January 26, 2015 Leave a comment
By JOSEPH FITSANAKIS | intelNews.org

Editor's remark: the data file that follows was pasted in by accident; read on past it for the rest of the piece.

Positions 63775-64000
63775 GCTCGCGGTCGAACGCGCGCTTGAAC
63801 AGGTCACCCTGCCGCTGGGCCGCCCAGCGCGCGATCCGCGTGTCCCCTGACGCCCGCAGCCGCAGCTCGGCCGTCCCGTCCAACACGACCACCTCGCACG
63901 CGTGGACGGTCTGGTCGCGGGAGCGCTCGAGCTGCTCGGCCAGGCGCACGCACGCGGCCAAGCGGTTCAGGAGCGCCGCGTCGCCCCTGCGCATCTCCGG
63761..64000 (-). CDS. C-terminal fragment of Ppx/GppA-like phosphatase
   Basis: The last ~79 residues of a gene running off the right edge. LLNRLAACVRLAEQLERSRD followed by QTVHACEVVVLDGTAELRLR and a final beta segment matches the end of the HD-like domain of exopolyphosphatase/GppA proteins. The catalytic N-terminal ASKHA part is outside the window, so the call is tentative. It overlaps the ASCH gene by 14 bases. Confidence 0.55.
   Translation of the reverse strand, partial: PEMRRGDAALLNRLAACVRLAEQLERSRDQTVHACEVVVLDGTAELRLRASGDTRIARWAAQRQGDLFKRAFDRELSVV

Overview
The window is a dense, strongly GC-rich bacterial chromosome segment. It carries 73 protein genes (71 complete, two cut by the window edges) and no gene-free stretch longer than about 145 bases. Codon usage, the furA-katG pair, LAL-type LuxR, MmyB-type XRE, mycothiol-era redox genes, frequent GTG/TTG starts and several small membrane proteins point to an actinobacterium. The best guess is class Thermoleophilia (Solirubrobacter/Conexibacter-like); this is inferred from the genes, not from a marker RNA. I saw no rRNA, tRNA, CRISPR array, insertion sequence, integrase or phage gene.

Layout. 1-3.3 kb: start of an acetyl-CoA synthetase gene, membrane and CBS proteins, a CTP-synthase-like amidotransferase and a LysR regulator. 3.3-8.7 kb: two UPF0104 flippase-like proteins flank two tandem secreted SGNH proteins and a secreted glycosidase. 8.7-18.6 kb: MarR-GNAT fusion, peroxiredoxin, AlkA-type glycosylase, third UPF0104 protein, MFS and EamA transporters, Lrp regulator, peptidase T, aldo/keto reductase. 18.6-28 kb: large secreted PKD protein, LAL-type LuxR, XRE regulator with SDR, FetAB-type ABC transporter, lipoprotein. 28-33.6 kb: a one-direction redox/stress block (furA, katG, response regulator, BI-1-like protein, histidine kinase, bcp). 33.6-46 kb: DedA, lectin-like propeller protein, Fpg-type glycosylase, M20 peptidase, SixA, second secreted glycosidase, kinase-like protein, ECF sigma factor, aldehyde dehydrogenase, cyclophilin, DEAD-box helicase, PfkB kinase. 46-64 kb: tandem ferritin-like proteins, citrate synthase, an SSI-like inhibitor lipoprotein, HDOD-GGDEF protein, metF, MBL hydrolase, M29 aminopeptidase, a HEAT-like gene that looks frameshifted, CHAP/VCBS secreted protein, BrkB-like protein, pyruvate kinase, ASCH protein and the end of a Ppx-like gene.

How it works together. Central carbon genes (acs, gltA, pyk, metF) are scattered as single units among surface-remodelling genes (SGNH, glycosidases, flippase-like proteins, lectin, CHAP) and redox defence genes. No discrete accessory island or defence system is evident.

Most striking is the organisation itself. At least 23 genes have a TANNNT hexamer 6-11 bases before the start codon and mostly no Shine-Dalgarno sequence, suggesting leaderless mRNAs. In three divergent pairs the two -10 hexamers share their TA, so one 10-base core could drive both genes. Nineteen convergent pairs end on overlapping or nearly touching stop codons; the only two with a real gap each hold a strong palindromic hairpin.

British spy agencies had close operational links with their Libyan counterparts during the rule of Colonel Muammar al-Gaddafi, and even allowed Libyan spies to operate on British soil, according to documents. The Libyan government files, unearthed in the North African country following the fall of the Gaddafi regime in 2011, allegedly reveal a degree of cooperation between London and Tripoli that goes far beyond what has been publicly acknowledged. According to London-based newspaper The Guardian, which saw the documents, intelligence agencies from the two countries launched a series of joint operations between 2006 and 2011, aimed at political enemies of the Libyan ruler, many of whom were thought to have links with al-Qaeda. In an article published on Friday, The Guardian said that the Security Service (commonly known as MI5), invited Libyan intelligence operatives to Britain and allowed them to spy on enemies of the Gaddafi regime who were living there, having been granted political asylum by the British government. The paper said that the Libyan intelligence officers were even allowed to “intimidate a number of Gaddafi opponents” who were trying to organize anti-Gaddafi campaigns on British soil. In return, the Libyan government allowed MI5 and the Secret Intelligence Service (MI6) access to captured anti-Gaddafi dissidents in Libya, while the latter underwent interrogation that almost certainly involved torture. The British paper said the unearthed documents, which come straight from the archive vaults of the Gaddafi government, are being used in a lawsuit filed in Britain against MI5, MI6, as well as against a number of British government departments, by former anti-Gaddafi dissidents. The plaintiffs, all members of the Libyan Islamic Fighting Group (LIFG), which tried to depose Gaddafi in the years prior to his death, claim that evidence against them was obtained through torture in Libyan prisons. They also claim that British intelligence agencies knew they were being tortured when they cooperated with the Libyan intelligence services that had captured them. In 2014, a former senior leader of LIFG, Abdul-Hakim Belhaj, won the right to sue the British government over his claim that he was tortured by Libyan intelligence operatives with the cooperation of British and American intelligence agencies. In 2012, another prominent Libyan political dissident, Sami al-Saadi, was awarded £2.2 million ($3.5 million) by a British court, after claiming that he underwent torture in Libya following his abduction in a joint British/Libyan/American intelligence operation.